Ambulances in Hampshire pioneer new 'robot paramedic' to conduct CPR

AMBULANCES in the south are pioneering a new ‘robot paramedic’ to carry out chest compressions on patients, freeing up the emergency team to carry out other vital treatments.

Friday, 21st May 2021, 12:26 pm

South Central Ambulance Service (SCAS), which covers Hampshire and other counties, is the first in the country to take the new state-of-the-art technology, known as LUCAS 3, onboard its vehicles.

The device is a mechanical system which can deliver high-quality cardiopulmonary resuscitation (CPR) chest compressions consistently from the moment crews arrive on scene and throughout a patient’s journey to hospital without interruption.

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SCAS ambulances are trialling a new 'robot paramedic'

CPR is essential to maintaining blood and oxygen flow around the body while a person is unconscious and not breathing.

An SCAS spokesman said: ‘Once paramedics arrive and begin CPR or take over from bystanders who may have initiated it, the transition from manual compressions to LUCAS (the robotic system) can be completed within seven seconds, ensuring continuity of compressions.’

The system uses wireless Bluetooth connectivity, allowing it to configure the compression rate, depth and alerts specific to an organisation’s resuscitation guidelines.

It also means it can collect data which can be reviewed post-event and shared with other clinicians.

Dr John Black, medical director at SCAS, said: ‘We know that delivering high quality and uninterrupted chest compressions in cardiac arrest is one of the major determinants of survival to hospital discharge but it can be very challenging for a number of reasons.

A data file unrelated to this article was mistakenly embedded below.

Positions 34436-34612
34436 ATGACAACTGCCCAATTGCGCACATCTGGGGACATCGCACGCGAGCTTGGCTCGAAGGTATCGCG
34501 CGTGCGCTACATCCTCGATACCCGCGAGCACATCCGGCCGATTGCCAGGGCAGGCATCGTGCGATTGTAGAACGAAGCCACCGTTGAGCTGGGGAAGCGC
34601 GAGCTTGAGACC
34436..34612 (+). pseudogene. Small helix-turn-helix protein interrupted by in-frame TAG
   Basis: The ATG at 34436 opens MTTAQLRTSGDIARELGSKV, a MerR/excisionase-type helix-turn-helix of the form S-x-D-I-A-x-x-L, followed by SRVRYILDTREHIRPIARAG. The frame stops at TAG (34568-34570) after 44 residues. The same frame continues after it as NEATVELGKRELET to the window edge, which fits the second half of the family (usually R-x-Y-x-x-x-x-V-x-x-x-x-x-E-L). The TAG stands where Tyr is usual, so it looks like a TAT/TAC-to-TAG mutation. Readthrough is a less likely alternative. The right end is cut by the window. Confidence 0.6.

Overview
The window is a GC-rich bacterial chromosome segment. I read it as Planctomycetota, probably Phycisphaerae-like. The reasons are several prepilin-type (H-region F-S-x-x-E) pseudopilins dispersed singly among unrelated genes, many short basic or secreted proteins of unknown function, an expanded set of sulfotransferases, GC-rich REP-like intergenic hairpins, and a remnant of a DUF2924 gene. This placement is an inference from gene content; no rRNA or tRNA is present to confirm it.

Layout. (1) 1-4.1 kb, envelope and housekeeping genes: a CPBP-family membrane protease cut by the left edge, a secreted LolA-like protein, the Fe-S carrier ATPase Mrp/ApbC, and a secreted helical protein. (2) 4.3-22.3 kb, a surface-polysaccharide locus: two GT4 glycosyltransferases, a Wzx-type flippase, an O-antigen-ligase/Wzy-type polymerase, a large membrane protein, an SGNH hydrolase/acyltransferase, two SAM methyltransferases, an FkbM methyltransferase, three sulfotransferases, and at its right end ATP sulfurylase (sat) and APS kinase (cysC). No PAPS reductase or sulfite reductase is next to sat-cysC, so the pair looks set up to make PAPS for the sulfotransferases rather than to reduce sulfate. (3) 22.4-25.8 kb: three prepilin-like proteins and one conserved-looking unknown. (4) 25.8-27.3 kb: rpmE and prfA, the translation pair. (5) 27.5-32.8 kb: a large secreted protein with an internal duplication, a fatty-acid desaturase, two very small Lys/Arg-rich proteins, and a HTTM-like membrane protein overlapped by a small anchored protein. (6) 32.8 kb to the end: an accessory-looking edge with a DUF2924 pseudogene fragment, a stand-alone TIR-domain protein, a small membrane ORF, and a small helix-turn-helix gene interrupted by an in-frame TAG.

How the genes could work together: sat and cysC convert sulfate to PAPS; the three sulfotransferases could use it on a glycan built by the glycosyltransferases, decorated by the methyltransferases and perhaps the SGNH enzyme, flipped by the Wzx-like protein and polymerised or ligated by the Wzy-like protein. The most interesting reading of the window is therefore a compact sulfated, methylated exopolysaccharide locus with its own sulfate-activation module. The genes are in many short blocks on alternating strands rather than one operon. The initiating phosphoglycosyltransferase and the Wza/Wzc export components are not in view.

‘People can become fatigued when performing CPR manually which then affects the rate and quality of compressions, and patients may need to be moved from difficult locations, such as down a narrow flight of stairs, or remote places which impedes the process.

‘There are also significant safety risks to ambulance personnel being unrestrained and performing CPR in the back of vehicles travelling at high speed.

‘These devices don’t fatigue or change the delivery in any way, meaning high quality CPR can be delivered for as long as is required while freeing up the paramedic, keeping them seated and belted and able to focus on other critical aspects of patient care on a journey.

‘It ultimately acts as a robotic third crew member for our teams.’

South Central Ambulance Charity has funded 28 of the devices to support crews across Oxfordshire, Berkshire, Buckinghamshire and Hampshire.

LUCAS devices are also used for resuscitation in hospital emergency departments and to support patients in cardiac arrest in intensive care units, as well for patients undergoing life-saving coronary balloon angioplasty and stenting procedures to widen narrowed arteries.

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